I don’t know about you, but I have found the last few weeks to be a little…stressful.
I’m obviously underplaying it for effect. There is no point at the moment in rehashing the presidential election. Our country feels painfully divided, with bitter words of hate exchanged daily. There is an extra layer of worry that comes from being parents at this time—and, in a time with hate crimes proliferating across the country—an extra extra layer for those of us who are Jews or other religious, sexual, and ethnic minorities.
We cannot protect our children from whatever is in store. But there are things we can do, regardless of our political affiliation, that might ease the tightness in our chests.
1. Count our blessings.
Personally, I find there are never too many dull moments in a house with six children. And with my oldest son becoming a bar mitzvah imminently, I have lately found myself even busier than the norm. With busy-ness comes tension and stress, and with tension and stress comes arguments. I have found myself exchanging random unpleasantries with my husband and my children over minor things. I am not proud of this.
But unexpectedly, with the election over, my fears of what will become of America have somehow made me appreciate and love my family even deeper than I did before. My husband and I are suddenly more patient with each other. Perhaps it’s because we are more understanding of the various things that have us on edge these days. We hold each other at night and whisper our thoughts, sharing more than we had just weeks ago. I find, despite my sleepless nights, I am less quick to anger with my children—after all, the world that concerns me so much is the world we will all give to them, the people I love most.
Everything has suddenly, jarringly been put into perspective—both the terrifying shadow of fear and the bright light of love.
2. Make our blessings larger and louder.
We are fortunate. If you are reading this, it means you have a mind that is agile enough to process words and ideas—that makes you fortunate. If you are reading this, it means you are in a community where you have access to technology—that makes you fortunate. So at the bare minimum, regardless of your emotional, economic, or election-related state, you are fortunate enough to have the two minutes to engage in intellectual discourse and the capacity to do so.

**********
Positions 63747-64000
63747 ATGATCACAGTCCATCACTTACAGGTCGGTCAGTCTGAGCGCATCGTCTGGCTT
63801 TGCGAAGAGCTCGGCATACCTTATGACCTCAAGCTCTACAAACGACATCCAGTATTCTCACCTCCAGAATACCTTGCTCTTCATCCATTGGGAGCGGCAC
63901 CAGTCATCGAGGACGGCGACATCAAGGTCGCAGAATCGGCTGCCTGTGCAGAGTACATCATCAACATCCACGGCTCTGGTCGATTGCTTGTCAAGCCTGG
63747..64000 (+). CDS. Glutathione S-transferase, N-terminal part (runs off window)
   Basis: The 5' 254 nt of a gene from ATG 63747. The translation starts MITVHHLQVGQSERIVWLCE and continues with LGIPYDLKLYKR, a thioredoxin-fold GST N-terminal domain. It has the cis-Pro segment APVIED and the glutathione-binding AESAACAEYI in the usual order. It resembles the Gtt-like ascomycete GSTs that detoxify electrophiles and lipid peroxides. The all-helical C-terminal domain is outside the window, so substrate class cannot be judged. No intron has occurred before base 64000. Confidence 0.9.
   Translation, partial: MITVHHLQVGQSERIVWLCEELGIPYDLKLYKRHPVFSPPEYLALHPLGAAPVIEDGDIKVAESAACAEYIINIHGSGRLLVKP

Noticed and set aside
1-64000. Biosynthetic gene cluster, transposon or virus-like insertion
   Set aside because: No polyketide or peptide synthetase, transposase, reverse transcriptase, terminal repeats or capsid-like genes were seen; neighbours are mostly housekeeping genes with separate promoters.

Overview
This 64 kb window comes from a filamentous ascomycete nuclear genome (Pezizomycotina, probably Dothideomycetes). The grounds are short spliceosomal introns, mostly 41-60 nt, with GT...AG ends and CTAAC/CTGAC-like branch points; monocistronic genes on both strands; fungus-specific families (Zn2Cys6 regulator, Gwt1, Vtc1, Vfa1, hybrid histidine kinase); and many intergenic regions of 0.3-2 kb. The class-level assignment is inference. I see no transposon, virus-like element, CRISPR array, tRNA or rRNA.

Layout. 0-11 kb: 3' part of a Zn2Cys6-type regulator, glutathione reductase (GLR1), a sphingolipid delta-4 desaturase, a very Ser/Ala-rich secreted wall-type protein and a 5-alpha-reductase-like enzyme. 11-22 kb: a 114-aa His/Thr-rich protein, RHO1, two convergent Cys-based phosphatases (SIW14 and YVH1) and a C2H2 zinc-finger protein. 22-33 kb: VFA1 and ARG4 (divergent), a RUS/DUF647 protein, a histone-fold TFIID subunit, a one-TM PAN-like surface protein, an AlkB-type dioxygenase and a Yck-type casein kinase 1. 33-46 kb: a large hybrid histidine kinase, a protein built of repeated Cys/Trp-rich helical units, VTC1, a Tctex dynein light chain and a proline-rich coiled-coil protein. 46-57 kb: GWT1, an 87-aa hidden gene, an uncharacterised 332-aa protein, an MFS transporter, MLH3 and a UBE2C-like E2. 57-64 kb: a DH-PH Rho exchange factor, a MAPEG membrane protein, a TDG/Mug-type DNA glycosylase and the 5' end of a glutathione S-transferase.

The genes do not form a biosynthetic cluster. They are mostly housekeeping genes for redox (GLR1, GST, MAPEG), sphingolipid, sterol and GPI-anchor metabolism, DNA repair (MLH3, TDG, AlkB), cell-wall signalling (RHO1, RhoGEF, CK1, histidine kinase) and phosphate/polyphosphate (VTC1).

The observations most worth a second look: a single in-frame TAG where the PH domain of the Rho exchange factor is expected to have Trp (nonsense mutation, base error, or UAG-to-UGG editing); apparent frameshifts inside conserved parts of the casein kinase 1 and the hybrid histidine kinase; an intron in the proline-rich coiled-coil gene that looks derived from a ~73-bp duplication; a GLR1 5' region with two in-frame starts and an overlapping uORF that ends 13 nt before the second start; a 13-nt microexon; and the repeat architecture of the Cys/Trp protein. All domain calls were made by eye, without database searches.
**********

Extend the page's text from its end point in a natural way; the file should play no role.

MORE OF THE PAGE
There are many, many people less fortunate than we are, in whatever respect. When I say “make our blessings larger and louder,” I mean find ways to share them with others. Hate only spreads fear. Love, on the other hand, is contagious.
Tell people how much you appreciate them. Don’t wait to write a eulogy about how amazing they are – tell them. Write someone a quick note, privately, when you appreciate their post on Facebook. Write someone a longer note when you know they are going through a difficult time. Drop off a book at the home of someone who is sick or recovering from an injury. Invite extra people to sit at your table, literally and metaphorically. You will never regret sharing the better parts of yourself with others.
3. Create a legacy.
Our children are our greatest legacy: You can bend the arc of their lives toward justice and kindness with that unique power of being an engaged parent.
Read to your children. Discuss books with them. Studies have shown that the more we read, the more empathetic we become. Empathy is not a weakness—it is the greatest strength one can have. We need to teach our children not only how to express themselves, but how to listen to others, even if they disagree.
Practice patience. Try not flame-throwing on social media, even at those with whom you disagree. It is hard, but try listening to others the way you want them to listen to you: earnestly and with an open mind. Try hard to model active listening—listening to not only what is said, but also what roils under the surface, unspoken.
Suddenly, we live in a world in which the proverb seems so true: All the world is a very narrow bridge, and the important thing is not to be afraid. It sways in the tempestuous winds of hate and public opinion; it quakes when the very ground of commonality behind it experiences tremors.
But the important thing is, and remains, to not be afraid.